Sector welcomes Building a Safe and Confident Future

Hope has been expressed that a blueprint has finally been devised for social work reform but doubts remain about the impact of political wrangles and spending cuts.

Sector leaders said it was vital that momentum was retained following the publication of government’s implementation plan for the Social Work Task Force recommendations, with many fearing that adults’ services could become marginalised with much focus on children’s social work.

Helga Pile, national officer for social workers at Unison, which represents 40,000 practitioners, welcomed the promised health checks for social work departments. But she called for more action to tackle the heavy load of paperwork.

“Health checks are vital to bridge the gap in understanding between managers and staff working on the front line,” Pile said. “Unless they can get together with staff and unions to examine the full extent of the problems they face, they have no hope of finding a solution.”

Ruth Cartwright, joint manager of the British Association of Social Workers in England, said the focus on child protection and a lack of allocated funding for adults’ services could lead to budget cuts in adult social work.

She said: “There has been so much media focus on the lack of resources in child protection that authorities are protecting children’s services. But adults’ services are taking the full impact of cuts.

“Of course, no-one would want children’s services to be cut but this means many people’s quality of care is hugely diminished.”

• Roger Kline, social care spokesperson for Aspect, which represents social workers in children’s and adult services, said the government had presented a “credible way forward”, but doubts remained over funding.

“The problem is going to be whether what local authority employers do given their funding pressures undermines what the reform programme is trying to achieve,” he said.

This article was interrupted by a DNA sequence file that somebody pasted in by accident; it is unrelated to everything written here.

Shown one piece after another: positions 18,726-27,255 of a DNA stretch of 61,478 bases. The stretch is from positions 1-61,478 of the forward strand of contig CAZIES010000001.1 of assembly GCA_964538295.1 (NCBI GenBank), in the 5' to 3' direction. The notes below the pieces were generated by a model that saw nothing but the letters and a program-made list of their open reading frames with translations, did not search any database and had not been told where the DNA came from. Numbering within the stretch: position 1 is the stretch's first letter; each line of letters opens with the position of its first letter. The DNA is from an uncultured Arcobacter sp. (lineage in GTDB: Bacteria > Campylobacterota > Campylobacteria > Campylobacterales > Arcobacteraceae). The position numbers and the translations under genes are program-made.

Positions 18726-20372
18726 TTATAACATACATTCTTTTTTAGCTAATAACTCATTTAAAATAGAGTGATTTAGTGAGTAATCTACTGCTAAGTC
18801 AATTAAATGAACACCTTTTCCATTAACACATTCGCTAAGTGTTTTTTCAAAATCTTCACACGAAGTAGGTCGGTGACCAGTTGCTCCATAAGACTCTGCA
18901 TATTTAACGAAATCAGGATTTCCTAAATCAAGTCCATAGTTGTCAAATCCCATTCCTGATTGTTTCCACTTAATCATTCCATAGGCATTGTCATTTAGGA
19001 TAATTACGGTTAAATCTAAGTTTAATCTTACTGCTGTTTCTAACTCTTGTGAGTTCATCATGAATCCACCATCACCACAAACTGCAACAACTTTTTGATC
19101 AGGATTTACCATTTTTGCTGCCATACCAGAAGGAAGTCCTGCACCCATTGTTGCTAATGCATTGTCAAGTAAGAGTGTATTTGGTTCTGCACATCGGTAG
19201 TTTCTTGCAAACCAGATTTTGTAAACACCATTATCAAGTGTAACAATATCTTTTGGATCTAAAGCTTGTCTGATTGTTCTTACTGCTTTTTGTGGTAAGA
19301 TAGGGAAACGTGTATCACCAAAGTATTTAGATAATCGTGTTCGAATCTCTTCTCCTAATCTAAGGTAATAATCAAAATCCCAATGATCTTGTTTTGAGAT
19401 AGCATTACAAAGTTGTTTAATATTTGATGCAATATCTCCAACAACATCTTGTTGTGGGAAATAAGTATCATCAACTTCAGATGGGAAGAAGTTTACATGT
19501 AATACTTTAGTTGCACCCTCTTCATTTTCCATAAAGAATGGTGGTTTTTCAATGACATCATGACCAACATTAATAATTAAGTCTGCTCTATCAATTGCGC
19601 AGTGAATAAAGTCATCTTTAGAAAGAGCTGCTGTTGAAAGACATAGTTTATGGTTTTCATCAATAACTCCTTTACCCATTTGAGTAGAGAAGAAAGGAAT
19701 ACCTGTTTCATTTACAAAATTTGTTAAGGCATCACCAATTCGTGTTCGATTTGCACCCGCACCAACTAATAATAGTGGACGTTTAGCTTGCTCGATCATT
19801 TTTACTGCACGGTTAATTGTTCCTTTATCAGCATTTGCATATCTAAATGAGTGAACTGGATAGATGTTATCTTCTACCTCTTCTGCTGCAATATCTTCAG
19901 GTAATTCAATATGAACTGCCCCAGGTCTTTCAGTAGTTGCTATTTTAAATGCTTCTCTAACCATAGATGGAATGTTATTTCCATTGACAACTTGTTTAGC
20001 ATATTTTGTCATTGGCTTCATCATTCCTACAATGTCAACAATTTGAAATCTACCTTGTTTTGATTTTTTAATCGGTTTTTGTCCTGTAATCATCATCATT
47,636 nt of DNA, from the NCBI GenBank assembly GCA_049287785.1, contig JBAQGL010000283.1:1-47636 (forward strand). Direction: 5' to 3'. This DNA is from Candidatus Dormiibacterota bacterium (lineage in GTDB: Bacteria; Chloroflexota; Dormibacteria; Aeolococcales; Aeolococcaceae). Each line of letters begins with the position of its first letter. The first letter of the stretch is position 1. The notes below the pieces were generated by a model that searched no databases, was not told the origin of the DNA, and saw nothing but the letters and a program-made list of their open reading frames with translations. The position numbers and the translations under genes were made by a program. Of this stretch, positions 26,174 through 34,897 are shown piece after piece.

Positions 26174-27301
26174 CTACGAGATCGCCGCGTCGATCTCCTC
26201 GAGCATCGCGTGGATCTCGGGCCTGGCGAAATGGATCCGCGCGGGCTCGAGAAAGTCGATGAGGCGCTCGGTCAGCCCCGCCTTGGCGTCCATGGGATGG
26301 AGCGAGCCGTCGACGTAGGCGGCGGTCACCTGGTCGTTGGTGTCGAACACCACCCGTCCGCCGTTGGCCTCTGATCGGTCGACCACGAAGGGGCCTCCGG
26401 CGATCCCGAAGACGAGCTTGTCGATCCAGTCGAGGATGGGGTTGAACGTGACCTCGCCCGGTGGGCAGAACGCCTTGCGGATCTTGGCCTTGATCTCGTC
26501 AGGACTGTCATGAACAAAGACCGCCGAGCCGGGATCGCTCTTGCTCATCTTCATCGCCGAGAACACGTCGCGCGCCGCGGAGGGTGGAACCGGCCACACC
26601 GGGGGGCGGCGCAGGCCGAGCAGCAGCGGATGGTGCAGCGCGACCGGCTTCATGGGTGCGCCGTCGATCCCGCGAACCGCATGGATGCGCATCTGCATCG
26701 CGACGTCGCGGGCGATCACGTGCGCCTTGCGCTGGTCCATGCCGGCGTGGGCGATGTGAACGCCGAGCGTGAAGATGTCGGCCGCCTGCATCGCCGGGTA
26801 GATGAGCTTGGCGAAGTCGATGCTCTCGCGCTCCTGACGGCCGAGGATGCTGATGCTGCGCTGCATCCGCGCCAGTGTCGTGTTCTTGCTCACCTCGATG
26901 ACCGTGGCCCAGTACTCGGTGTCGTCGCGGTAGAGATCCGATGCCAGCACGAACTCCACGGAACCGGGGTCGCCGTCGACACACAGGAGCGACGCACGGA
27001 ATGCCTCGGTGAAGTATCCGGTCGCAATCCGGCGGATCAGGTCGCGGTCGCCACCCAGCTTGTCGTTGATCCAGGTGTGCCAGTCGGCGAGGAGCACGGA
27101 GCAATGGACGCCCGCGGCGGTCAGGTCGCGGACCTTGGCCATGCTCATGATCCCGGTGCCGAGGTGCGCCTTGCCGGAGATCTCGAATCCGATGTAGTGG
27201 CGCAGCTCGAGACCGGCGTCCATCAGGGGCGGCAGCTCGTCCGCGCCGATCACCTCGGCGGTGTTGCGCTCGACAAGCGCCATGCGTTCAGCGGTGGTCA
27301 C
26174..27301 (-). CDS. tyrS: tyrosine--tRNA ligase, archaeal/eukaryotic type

“Education spending is ring-fenced, healthcare is ring-fenced, but social services spending isn’t. We’re also concerned that the voluntary sector benefits from the reforms, as councils may be tempted to slash budgets which include funding for training social workers in the voluntary sector.”

Jane Haywood, chief executive at the Children’s Workforce Development Council, said the report provided a “strong and comprehensive blueprint for the future of the profession”.

Rosie Varley, chair of the General Social Care Council, said the regulator was already developing “a more robust and transparent system” for regulating social work degree programmes in response to the taskforce recommendations.

She added: “It is crucial that the Reform Board and its partners keep up the momentum to deliver these reforms as quickly and effectively as we can.”

Allan Bowman, chair, Social Care Institute for Excellence, said the report set out “a clear direction for social work”, adding that Scie looked forward to “improving the knowledge-base for social work”.

Nick Johnson, chief executive of the Social Care Association, said: “The focus this work has given to the bruised profession of social work is commendable. However, the challenge for this programme is whether the political will continues to exist to see it to conclusion. “

• The Association of Directors of Children’s Services and Association of Directors of Adult Social Services welcomed the government’s £200m funding commitment.
However, Kim Bromley Derry, president of ADCS, said the challenges faced by local authorities in rolling out the reforms should not be underestimated.
“The devil will be in the detail. Some of the money will be ring-fenced and distributed to local authorities via CWDC. Individual local authorities will know in the next two weeks or so what their allocation to remodel services will be,” he said.

Andrea Rowe, chief executive of Skills for Care, described the report as a “very important contribution to making sure that social work as a profession has a strong footing for the future”.

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